It's well known that Pop Art's major innovation was to elevate the look of the quotidian, the appearance of the every day object, to the status of fine art. This is a bit of a twist on the readymade of Marcel Duchamp, which of course is supposed to be a regular object which an artist has decided to call a work of art. And anyway readymades really didn't come into their own until after Pop. So we'll set them aside for a moment. Pop Art isn't about the object itself, it's about the appearance of that object: A painting of a Campbell's soup can or a mock-up of a box of Brillo, the sine qua non of Pop.
Or Pop is about the appearance of representations of those objects: It's about the tropes of advertising, of copying the look of newspaper photos or magazine ad photos. Or even taking those actual items and re-using them in a collage or silkscreen.
Hatari!, released June 1962
But let's place Pop back into the context of an impermanent popular culture. Remember we're holding in our heads a world where, when Hatari! finishes its run at the Orpheum, you'll never see it again. A world where, when Campbell's changes its soup can designs, you'll never see that design again unless you happen to be some kind of deranged soup can label collector. (Remember as late as the early 1970s, a sure sign of Howard Hughes' madness was that he sat in his hotel room all the time watching old movies.)
Now what are Pop artists doing?
They're taking the temporary and making it permanent. They're taking the every day, which passes under our notice as it goes, destined only for the trash heap, and they're rendering it in long-lasting materials. And they're putting it in places where objects are preserved as carefully and perfectly as human technology will allow: Art galleries and museums.
Andy Warhol's Campbell's Soup Can, 1962
Campbell's Campbell's Soup Can, 2009
Go ahead. Take a look at Warhol's soup can or his Brillo box. You've probably seen these images a lot. You probably already have a pre-programmed reaction to them. You probably think, "appropriation of the methods of mass manufacturing in a fine art context" or maybe you think, "my kid could do that" or "what a marketing genius Andy was". Those are valid reactions. But what I want you to do now is really look at those objects. Visually. Look at them.
Brillo box, 2009
Did you notice what I noticed? Campbell's soup cans don't look like that any more. Neither do Brillo boxes. Campbell's soup cans are still very similar (although an argument could be made that they kept the design much the same due to Andy), but they've still changed. And Brillo, wow, it's a totally different critter!
Diet Coke can, 1982
If it's hard for you to really see this with Warhol, then just find yourself a movie from, say, 1982. Go ahead, download one. It's easy. Now find a scene where someone's drinking a can of Coke. Do cans look anything like that any more? No, they do not.
And that, my friends, was the genius of Pop Art. Taking the fleeting (yes, my thesaurus is working overtime) and making it fast. Taking the transient and nailing it down. Turning the too-mortal into the eternal immortal.
Now let's bounce back a bit to where I told you to download a movie from 1982. You probably didn't, but you could have. Well, maybe you personally couldn't have -- maybe you're not the pirating type, maybe you don't know how this downloading thing works; but I could have. Because I've had a fair amount of practice and I can figure things out, I'm at the point now where I can find and download virtually anything with a few minutes' worth of work. Almost no piece of pop culture ephemera is so elusive that some evidence of it -- a photo, a news item, a video, a TV show -- cannot be downloaded.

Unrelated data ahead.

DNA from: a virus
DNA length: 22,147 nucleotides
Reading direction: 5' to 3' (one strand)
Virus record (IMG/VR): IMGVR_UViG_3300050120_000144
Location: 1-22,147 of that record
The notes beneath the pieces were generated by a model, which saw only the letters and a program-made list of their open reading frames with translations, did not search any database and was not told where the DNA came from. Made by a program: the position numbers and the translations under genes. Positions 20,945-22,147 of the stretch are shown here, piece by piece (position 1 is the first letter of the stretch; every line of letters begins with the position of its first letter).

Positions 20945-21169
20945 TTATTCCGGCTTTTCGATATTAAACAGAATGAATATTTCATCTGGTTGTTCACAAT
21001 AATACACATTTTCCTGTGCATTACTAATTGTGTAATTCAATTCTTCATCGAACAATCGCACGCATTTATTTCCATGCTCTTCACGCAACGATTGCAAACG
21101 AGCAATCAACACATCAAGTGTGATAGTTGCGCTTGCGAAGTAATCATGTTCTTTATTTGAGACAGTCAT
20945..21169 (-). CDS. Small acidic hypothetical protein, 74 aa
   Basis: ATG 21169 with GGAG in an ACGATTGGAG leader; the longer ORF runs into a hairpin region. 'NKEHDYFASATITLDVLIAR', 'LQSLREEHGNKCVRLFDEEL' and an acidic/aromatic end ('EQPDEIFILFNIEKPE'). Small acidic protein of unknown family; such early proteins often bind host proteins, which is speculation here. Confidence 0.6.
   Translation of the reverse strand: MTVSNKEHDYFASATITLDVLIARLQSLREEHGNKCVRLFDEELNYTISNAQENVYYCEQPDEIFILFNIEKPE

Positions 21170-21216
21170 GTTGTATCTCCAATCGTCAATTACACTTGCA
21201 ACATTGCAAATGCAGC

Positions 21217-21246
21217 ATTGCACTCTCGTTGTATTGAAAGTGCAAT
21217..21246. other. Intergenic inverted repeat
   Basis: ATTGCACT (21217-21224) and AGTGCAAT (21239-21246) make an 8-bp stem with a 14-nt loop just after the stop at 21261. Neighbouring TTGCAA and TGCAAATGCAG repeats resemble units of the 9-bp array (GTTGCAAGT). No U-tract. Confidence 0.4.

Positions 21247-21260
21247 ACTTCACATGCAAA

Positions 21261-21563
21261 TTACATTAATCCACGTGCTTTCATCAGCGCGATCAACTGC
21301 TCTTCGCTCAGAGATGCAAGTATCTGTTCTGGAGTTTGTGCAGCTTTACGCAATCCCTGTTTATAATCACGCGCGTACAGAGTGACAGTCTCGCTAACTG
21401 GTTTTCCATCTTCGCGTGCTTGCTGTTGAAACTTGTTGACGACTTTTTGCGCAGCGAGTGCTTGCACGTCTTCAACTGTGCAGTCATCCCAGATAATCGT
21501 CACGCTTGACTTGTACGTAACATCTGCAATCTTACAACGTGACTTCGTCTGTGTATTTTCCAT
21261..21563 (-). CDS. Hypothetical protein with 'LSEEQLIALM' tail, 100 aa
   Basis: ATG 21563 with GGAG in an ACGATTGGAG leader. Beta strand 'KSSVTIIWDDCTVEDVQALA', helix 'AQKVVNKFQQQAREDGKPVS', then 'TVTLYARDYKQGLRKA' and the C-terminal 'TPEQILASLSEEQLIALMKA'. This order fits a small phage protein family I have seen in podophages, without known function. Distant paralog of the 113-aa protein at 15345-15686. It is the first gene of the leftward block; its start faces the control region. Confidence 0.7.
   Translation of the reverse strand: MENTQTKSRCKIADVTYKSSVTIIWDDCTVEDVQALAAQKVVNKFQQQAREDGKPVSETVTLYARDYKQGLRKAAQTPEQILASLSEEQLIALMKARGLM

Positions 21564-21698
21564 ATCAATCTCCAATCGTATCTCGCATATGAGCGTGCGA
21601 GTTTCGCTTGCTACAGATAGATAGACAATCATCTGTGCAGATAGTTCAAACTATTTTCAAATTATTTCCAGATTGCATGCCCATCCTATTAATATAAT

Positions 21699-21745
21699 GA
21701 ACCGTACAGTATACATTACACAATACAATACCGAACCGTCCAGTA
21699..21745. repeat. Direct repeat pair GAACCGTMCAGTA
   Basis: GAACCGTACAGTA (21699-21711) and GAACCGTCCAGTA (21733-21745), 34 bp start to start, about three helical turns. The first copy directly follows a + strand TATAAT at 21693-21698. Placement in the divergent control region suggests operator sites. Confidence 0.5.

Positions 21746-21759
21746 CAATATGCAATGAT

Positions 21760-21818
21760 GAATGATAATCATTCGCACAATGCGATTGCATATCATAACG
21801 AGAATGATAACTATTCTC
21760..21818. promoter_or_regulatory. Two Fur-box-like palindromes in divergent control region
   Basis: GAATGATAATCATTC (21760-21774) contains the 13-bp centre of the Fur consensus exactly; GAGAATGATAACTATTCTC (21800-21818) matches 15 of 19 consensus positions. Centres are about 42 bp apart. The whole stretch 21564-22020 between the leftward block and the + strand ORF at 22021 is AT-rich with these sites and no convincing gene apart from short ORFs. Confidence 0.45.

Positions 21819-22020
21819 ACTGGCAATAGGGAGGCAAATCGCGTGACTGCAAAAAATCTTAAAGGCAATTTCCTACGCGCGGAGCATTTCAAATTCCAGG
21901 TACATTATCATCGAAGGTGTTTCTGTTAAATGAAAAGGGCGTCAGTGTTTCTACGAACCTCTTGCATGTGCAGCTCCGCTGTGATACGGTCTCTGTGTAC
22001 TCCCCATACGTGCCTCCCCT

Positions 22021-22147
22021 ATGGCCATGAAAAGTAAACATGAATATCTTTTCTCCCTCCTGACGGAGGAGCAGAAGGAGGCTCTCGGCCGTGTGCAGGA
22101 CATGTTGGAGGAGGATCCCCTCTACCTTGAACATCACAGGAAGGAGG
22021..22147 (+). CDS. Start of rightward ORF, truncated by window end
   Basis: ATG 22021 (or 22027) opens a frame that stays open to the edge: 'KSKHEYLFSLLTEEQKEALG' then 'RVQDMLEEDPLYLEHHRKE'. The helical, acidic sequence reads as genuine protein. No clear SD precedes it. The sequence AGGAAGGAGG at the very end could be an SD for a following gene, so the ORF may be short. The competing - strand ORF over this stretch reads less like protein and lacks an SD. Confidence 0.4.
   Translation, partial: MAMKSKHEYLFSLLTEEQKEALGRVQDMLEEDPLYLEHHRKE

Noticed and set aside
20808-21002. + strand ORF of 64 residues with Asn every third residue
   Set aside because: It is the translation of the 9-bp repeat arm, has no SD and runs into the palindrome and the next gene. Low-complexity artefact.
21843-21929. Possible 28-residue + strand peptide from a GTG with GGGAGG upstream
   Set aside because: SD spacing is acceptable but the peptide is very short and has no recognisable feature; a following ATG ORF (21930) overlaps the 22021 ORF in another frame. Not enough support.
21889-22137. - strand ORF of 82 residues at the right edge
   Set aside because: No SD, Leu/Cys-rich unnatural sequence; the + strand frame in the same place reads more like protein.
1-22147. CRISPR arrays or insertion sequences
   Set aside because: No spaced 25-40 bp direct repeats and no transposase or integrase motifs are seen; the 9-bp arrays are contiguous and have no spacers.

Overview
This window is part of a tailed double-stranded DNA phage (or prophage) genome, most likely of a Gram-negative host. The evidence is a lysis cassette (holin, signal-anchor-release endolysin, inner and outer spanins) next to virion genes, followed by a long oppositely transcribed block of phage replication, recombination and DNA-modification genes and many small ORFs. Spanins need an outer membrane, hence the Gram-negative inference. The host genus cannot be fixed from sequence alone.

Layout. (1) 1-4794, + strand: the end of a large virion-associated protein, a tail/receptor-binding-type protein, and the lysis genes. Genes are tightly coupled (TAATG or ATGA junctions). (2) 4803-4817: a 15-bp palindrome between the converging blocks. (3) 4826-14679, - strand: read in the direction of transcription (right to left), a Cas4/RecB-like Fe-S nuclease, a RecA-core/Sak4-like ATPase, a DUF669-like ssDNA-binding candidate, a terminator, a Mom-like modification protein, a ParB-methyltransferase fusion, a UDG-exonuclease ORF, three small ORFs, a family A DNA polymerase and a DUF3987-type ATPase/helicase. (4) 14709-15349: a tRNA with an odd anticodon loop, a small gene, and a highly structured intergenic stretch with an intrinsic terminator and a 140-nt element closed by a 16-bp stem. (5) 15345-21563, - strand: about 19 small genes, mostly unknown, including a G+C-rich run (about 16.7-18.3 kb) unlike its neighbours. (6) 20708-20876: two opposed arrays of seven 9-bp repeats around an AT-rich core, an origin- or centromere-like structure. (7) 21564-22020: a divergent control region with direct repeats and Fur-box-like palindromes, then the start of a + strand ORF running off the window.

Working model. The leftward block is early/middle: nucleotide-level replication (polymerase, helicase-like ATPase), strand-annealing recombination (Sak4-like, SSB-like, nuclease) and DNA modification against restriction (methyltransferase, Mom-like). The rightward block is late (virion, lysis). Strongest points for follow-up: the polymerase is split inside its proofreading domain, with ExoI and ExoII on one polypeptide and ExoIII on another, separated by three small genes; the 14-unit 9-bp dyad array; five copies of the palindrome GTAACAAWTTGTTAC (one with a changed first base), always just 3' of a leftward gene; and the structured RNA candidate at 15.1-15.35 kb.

Swamp Thing, released 1982
Are you reading Patrick O'Brian's wonderful but woefully under-illustrated biography of Pablo Picasso? You can follow along with the images at the On-line Picasso Project. Curious about the extended European version of the original Swamp Thing movie starring Adrienne Barbeau? I can get that. Joss Whedon's entire run on Astonishing X-Men? It's out there. Wonder what Coke can designs have looked like through the years? Holy cow is there a page for you.
The Internet and the World Wide Web, then, have finally drawn together all the diverse developmental strands preserving and making available past artifacts of culture -- from paper and movable type all the way up to the compact disc -- and put them in one place: at the very end of your fingertips.
So at long last, and by a somewhat circuitous route, we arrive at my thesis, which I will here phrase in the form of a Socratic question: If pop culture is no longer ephemeral, what's the point of Pop Art?
This might be a simple academic question if not for the fact that so much of contemporary art is still stubbornly based on Pop. But it is. A great deal of Pop continues to be made under various guises, including the school of "pile together a whole bunch of crap and call it art". I used to call this Dumpster Diving Art, but the plain fact is you no longer have to jump into trash bins to make this sort of work any more; you can do it from Starbucks using your laptop.
Pop was becoming obsolete as it was being invented. By the 1980s it was almost pointless and now, well, whatever worth it might have had has certainly proved more evanescent than the artifacts it intended to preserve. You can most likely buy your very own 1962 Campbell's soup can on eBay, and if there isn't one for sale now, just wait a bit. It'll turn up.
I always say, if you wish to become wise, don't do what the wise man did. Seek what he sought. So where should art go? The Pop artists were seeking to do something that couldn't be done any other way. Now there's another way. Let's ask ourselves, then: What can't be done today? What can't the Internet do?
What can't be reproduced?
That's easy. The irreproducible. That which cannot be reproduced is that which cannot be reproduced. Obviously. The Internet can't project the experience of a real oil painting, of carved marble, of standing in the room or park with the actual art object. That's what can't be reproduced: Real live in person experience.
And that, friends and neighbors, is what I'm driving at here. Pop is over. Time to get back to art.